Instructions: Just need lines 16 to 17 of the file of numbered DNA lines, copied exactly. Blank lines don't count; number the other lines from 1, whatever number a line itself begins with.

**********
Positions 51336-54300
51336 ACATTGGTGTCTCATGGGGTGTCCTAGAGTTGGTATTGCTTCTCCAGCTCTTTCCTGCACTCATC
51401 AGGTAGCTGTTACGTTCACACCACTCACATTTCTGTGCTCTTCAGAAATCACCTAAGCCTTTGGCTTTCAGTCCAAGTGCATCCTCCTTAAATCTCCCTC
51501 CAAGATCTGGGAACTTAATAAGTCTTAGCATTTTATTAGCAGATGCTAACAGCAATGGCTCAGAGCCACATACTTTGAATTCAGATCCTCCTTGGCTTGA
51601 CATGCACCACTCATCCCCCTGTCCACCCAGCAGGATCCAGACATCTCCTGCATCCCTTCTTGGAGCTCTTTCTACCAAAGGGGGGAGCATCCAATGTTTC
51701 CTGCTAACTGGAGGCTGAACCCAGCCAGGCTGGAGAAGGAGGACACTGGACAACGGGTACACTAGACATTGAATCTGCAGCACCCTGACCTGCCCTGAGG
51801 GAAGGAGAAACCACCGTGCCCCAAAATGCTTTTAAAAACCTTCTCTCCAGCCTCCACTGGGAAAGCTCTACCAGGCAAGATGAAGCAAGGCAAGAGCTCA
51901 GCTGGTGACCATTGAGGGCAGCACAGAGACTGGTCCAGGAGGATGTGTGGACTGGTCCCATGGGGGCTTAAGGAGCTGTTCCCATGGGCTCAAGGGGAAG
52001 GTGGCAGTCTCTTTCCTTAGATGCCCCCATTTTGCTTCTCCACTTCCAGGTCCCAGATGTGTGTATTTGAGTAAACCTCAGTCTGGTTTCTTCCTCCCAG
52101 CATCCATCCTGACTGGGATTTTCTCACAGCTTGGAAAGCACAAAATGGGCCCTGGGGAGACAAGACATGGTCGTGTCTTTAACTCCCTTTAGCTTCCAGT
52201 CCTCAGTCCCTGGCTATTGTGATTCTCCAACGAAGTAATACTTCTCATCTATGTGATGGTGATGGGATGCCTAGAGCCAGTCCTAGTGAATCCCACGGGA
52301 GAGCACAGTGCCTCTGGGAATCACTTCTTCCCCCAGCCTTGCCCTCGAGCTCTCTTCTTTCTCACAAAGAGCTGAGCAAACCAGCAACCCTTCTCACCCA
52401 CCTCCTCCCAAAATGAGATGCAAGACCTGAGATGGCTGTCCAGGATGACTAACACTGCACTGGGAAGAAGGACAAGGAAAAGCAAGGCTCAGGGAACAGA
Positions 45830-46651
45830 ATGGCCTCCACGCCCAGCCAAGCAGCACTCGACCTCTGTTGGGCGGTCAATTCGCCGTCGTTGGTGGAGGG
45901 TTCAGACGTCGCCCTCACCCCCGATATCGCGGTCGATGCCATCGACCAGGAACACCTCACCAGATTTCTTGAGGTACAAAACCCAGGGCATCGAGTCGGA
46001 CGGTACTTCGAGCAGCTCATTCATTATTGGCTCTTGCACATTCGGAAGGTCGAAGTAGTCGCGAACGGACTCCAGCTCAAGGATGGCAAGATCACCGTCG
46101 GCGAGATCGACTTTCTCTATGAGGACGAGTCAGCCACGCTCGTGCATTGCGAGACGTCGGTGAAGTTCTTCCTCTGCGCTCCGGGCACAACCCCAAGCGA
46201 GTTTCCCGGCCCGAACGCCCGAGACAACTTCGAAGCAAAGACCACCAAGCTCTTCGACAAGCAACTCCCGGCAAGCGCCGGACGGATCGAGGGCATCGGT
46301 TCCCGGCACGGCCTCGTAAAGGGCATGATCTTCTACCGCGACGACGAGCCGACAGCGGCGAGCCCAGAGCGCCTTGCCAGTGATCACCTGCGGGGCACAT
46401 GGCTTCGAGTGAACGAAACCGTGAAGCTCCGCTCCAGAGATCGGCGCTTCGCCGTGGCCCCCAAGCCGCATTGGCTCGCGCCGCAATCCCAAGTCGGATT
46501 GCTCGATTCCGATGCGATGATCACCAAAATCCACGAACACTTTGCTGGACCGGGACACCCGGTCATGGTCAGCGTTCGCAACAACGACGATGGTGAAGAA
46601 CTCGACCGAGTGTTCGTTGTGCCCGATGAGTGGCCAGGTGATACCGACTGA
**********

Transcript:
45901 TTCAGACGTCGCCCTCACCCCCGATATCGCGGTCGATGCCATCGACCAGGAACACCTCACCAGATTTCTTGAGGTACAAAACCCAGGGCATCGAGTCGGA
46001 CGGTACTTCGAGCAGCTCATTCATTATTGGCTCTTGCACATTCGGAAGGTCGAAGTAGTCGCGAACGGACTCCAGCTCAAGGATGGCAAGATCACCGTCG